I recently had a conversation with a friend in which the following quote, falsely attributed sometimes to Phil Robertson of Duck Dynasty, came up (more likely said by Rick Warren):
“Our culture has accepted two huge lies. The first is that if you disagree with someone’s lifestyle, you must fear or hate them. The second is that to love someone means you agree with everything they believe or do. Both are nonsense. You don’t have to compromise convictions to be compassionate.”
This is an example of one of those times when a quote sounds good, but feels wrong. This is something I came across a lot growing up in Evangelical Christian culture. My husband helped me pick apart this quote and realize why it feels so wrong. In doing this, I’m beginning to understand that so much of conservative Christian rhetoric is like this. I think it’s important work to dissect these kinds of statements so we can begin to understand why these ideas are wrong, and know how to combat the ideas and instead spread accurate information. It is important work for me personally because I was so affected by these types of quotes during my formative years. I often was able to cling to negative ideas and believe lies about myself and the world using this kind of language, language that sounds good, but feels wrong.
Let’s start with the problems with this quote. The first problem with the quote is that I don’t actually think our culture accepts these lies. The next problem is that the first “lie” is a bit vague. The third problem is that this quote is often used by people who don’t support same-sex marriage, trying to defend their actions and claim to be compassionate, but the actions these people take often are not compassionate. The fourth problem is that, if your convictions are causing you to act in a way that is not compassionate, you may have to compromise your convictions if you want to live a life of compassion.
1. Does our culture really accept these lies? This is something I read a lot coming from both parties: claiming the other side believes something they don’t in order to make your point. I don’t think that “disagreeing” with someone’s lifestyle automatically means you fear or hate them. This digs into problem #2: what does it mean to disagree with a lifestyle? Does it mean you don’t live the same way, or that you think their way of living is wrong? In the latter case, what are we judging to be wrong about their lifestyle, and how do we react? If we accept their right to live their life a certain way, even if we judge it to be “wrong,” I don’t see this as demonstrating fear and hate. I don’t think our culture has accepted this lie. As for the second lie, I don’t think I have to agree with everything someone believes or does to love them. I do not always agree that my husband uses his time the best way he could, but still love him. I do not agree with my Muslim friends on their views on how women should dress, but still love them. And I don’t see this reflected in the culture, either. I just don’t buy that these lies are actually accepted.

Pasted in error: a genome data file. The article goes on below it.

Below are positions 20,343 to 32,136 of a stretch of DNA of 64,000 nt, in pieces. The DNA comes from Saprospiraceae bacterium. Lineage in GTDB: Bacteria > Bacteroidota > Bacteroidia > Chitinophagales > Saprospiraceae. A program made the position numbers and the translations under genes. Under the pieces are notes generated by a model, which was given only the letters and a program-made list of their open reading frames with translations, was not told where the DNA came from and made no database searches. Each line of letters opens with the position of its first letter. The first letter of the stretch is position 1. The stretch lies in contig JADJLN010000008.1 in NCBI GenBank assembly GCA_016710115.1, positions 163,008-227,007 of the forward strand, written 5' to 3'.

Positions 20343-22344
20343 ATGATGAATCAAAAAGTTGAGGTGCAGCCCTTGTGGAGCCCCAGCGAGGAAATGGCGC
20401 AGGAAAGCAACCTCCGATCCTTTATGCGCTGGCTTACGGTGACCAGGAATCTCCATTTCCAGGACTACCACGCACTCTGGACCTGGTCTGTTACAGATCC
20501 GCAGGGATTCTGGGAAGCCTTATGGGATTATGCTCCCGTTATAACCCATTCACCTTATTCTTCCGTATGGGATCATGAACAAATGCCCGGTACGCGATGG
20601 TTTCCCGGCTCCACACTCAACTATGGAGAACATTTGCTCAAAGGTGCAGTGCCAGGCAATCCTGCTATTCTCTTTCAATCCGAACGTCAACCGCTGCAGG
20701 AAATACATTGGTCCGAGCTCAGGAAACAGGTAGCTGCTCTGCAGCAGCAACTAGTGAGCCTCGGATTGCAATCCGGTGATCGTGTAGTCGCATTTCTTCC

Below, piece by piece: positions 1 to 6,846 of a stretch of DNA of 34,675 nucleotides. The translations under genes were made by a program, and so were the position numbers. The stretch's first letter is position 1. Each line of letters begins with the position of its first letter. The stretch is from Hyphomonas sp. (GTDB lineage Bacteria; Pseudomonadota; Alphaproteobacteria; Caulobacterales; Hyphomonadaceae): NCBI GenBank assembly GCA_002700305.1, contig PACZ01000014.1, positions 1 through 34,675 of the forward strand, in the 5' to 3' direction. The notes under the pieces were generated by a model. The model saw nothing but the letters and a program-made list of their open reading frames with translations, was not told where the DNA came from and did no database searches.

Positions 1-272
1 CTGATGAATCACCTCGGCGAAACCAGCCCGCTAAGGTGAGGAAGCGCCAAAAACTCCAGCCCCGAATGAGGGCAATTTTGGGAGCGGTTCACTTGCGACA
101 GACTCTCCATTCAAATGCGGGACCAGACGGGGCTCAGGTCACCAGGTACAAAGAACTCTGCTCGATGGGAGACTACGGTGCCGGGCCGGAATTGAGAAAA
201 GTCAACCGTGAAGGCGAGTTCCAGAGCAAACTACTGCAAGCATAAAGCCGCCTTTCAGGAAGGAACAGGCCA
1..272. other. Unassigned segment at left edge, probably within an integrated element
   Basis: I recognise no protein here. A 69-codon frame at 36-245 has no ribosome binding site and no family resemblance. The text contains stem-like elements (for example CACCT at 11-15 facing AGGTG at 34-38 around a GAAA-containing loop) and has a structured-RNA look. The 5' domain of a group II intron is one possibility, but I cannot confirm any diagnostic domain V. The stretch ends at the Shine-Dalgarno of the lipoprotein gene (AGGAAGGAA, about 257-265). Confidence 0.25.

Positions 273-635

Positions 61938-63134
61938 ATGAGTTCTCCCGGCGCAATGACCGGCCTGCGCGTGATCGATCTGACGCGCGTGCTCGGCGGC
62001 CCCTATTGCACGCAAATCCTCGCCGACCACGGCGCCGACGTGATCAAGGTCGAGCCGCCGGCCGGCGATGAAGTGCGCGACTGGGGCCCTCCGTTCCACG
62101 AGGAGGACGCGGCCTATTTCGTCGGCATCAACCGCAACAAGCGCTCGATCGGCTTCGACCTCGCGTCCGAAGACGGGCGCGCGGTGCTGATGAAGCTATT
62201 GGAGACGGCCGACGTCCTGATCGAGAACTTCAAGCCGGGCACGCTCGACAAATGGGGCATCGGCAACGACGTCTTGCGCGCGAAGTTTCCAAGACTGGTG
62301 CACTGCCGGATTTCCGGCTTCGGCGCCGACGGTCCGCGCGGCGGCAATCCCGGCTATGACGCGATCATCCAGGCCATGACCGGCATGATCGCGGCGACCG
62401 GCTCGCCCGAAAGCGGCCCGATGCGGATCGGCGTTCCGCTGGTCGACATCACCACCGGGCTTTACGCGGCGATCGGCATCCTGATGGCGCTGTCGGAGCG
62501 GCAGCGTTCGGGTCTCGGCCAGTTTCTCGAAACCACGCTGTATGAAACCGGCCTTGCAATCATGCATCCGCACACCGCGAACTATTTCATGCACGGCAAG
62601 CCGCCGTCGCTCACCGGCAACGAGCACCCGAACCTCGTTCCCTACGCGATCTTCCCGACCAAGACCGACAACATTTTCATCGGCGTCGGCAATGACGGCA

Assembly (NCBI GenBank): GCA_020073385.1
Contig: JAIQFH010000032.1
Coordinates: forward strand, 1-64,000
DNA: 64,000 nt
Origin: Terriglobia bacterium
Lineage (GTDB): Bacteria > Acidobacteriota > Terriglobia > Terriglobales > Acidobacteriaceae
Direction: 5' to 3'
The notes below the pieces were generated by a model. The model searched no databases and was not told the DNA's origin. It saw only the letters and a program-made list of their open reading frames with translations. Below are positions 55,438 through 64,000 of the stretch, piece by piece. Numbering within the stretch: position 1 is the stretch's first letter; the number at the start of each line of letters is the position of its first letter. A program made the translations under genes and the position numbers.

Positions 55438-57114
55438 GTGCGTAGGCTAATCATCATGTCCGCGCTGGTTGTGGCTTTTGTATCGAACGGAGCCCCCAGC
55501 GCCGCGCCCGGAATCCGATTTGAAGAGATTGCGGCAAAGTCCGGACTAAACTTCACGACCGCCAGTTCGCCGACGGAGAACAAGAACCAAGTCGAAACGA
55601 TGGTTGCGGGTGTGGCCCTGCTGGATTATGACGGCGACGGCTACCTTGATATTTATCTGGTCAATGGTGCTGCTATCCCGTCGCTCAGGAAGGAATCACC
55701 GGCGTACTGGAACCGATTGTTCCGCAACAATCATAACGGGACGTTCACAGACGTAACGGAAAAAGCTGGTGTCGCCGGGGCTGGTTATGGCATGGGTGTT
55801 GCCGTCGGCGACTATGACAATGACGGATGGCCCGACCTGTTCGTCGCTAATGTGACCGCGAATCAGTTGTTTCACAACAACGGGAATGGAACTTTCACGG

2. I mentioned this above, but what does it mean to disagree with a lifestyle? It could mean you don’t live the same way as someone else. It could mean you are judging them to be living “the wrong way,” or breaking some moral code. It could mean you think they are being harmful to themselves or others. I’m just not exactly sure what that means; I guess I would need more context, but for now I will assume it means you think someone isn’t living the “right” way.
3. Let’s say that, by disagreeing with someone’s lifestyle, you mean that you don’t think it’s “right” to live as a gay person. I’m not so interested in how you feel or think as much as how those beliefs make you act, and evaluate whether your actions are compassionate or not. I think people use this kind of language to imply that fighting for equal rights of gay and lesbian couples is compassionate. While I agree that love does not mean agreeing with everything someone believes or does, I don’t think love is fighting for people to not have hospital visitation rights for their dying life companion. I don’t think love is denying two adults who want to raise children together the rights of equal parenthood, so that if one parent dies, the other may lose their children as well. That’s cruelty, not compassion, no matter if you “agree with their lifestyle” or not.
4. I disagree with the last sentence altogether. If your conviction is to kill someone who doesn’t believe the same way you do, then you may have to compromise this conviction if you want to be a compassionate person. Forgive me the extreme example, but it happens in the world. If your conviction is to say that owning slaves is not really such a bad thing, you are not coming from a place of compassion. Compassion is a feeling of deep sympathy and sorrow for another who is stricken by misfortune, accompanied by a strong desire to alleviate the suffering. Maybe you justify this by saying you believe gay people will go to hell, and you want to prevent the future suffering that you believe will occur. OK, but find a way to do it that doesn’t make their life on earth full of misery and suffering, and then I’ll see if you’ve earned the title “compassionate.”
Sounds good, but feels wrong. Until I broke it down, it was difficult for me to know why I felt weird about it. I still get confused by evangelical rhetoric, especially since I somewhat remember how to think like an evangelical Christian. Overall, I still have work to do in the area of understanding how this type of language confused and hurt me, and how to untangle the lies from reality.